cd bzip2-1.0.5
    nmake -f makefile.msc
The expat XML parser

Download the source code of expat on sourceforge:
http://sourceforge.net/projects/expat/ and extract it in the base
directory.  Version 2.1.0 is known to pass tests. Then open the project 
file ``expat.dsw`` with Visual
Studio; follow the instruction for converting the project files,
switch to the "Release" configuration, reconfigure the runtime for 
Multi-threaded DLL (/MD) and build the solution (the ``expat`` project 
is actually enough for pypy).

Then, copy the file ``win32\bin\release\libexpat.dll`` somewhere in
your PATH.

The OpenSSL library

OpenSSL needs a Perl interpreter to configure its makefile.  You may
use the one distributed by ActiveState, or the one from cygwin.  In
both case the perl interpreter must be found on the PATH.

Get http://www.openssl.org/source/openssl-0.9.8k.tar.gz and extract it
in the base directory. Then compile::

    perl Configure VC-WIN32
    nmake -f ms\nt.mak install

Using the mingw compiler

You can compile pypy with the mingw compiler, using the --cc=mingw32 option;
gcc.exe must be on the PATH. If the -cc flag does not begin with "ming", it should be
the name of a valid gcc-derivative compiler, i.e. x86_64-w64-mingw32-gcc for the 64 bit
compiler creating a 64 bit target.

You probably want to set the CPATH, LIBRARY_PATH, and PATH environment variable to
the header files, lib or dlls, and dlls respectively of the locally installed packages 
if they are not in the mingw directory heirarchy.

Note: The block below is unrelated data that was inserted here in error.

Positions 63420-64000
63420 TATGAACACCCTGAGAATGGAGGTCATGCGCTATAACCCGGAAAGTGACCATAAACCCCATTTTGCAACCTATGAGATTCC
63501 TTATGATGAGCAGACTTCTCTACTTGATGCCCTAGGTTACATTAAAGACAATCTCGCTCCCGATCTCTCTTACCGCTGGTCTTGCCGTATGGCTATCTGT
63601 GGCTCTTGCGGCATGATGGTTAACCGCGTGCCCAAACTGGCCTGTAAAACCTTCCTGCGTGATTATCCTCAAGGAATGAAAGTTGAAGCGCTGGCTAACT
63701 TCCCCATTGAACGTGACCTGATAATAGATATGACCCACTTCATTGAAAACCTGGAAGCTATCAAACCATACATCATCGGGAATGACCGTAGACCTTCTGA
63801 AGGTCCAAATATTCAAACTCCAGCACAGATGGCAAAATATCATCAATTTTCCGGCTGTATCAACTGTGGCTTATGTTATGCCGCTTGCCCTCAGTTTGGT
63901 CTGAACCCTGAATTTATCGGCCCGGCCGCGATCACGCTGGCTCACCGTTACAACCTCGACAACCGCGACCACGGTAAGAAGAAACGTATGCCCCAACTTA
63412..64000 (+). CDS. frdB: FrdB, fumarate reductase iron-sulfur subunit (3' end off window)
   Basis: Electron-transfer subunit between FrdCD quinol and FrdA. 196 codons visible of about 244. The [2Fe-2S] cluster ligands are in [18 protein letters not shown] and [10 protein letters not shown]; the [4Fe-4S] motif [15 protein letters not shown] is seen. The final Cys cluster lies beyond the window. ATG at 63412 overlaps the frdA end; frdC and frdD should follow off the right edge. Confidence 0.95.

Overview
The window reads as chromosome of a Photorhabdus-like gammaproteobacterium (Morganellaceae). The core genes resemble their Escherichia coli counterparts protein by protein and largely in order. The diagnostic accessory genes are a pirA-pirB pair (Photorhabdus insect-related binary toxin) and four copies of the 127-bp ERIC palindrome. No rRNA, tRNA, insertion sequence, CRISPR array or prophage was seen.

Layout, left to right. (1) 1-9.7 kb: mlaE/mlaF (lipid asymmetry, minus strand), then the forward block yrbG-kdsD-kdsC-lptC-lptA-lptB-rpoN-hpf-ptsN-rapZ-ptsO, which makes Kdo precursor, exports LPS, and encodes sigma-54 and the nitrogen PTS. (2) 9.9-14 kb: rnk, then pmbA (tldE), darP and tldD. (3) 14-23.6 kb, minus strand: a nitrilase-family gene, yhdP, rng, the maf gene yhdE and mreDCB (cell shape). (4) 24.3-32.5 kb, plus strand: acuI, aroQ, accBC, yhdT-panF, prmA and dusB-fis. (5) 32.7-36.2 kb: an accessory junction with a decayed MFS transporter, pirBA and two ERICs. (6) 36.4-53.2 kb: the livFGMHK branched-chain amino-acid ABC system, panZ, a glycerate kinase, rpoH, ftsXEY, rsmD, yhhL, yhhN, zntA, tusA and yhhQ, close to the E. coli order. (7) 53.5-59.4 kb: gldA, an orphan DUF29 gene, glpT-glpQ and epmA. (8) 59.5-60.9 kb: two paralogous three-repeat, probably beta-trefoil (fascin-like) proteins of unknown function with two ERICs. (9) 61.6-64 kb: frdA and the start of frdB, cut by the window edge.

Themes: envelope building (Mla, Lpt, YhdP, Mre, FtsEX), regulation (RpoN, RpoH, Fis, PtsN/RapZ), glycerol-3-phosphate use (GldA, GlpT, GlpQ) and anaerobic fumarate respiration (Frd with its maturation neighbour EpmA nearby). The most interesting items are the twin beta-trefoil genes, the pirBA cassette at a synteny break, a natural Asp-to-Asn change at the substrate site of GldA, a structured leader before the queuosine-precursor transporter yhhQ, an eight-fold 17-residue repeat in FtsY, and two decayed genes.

libffi for the mingw compiler

To enable the _rawffi (and ctypes) module, you need to compile a mingw
version of libffi.  Here is one way to do this, wich should allow you to try
to build for win64 or win32:

#. Download and unzip a `mingw32 build`_ or `mingw64 build`_, say into c:\mingw
#. If you do not use cygwin, you will need msys to provide make, 
   autoconf tools and other goodies.

    #. Download and unzip a `msys for mingw`_, say into c:\msys
    #. Edit the c:\msys\etc\fstab file to mount c:\mingw

#. Download and unzip the `libffi source files`_, and extract
   them in the base directory.  
#. Run c:\msys\msys.bat or a cygwin shell which should make you
   feel better since it is a shell prompt with shell tools.
#. From inside the shell, cd to the libffi directory and do::

    sh ./configure
    cp .libs/libffi-5.dll <somewhere on the PATH>

If you can't find the dll, and the libtool issued a warning about 
"undefined symbols not allowed", you will need to edit the libffi
Makefile in the toplevel directory. Add the flag -no-undefined to
the definition of libffi_la_LDFLAGS

If you wish to experiment with win64, you must run configure with flags::

    sh ./configure --build=x86_64-w64-mingw32 --host=x86_64-w64-mingw32

or such, depending on your mingw64 download.

hacking on Pypy with the mingw compiler
Since hacking on Pypy means running tests, you will need a way to specify
the mingw compiler when hacking (as opposed to translating). As of
March 2012, --cc is not a valid option for pytest.py. However if you set an
environment variable CC to the compliter exe, testing will use it.

.. _'mingw32 build': http://sourceforge.net/projects/mingw-w64/files/Toolchains%20targetting%20Win32/Automated%20Builds
.. _`mingw64 build`: http://sourceforge.net/projects/mingw-w64/files/Toolchains%20targetting%20Win64/Automated%20Builds
.. _`msys for mingw`: http://sourceforge.net/projects/mingw-w64/files/External%20binary%20packages%20%28Win64%20hosted%29/MSYS%20%2832-bit%29   
.. _`libffi source files`: http://sourceware.org/libffi/
.. _`RPython translation toolchain`: translation.html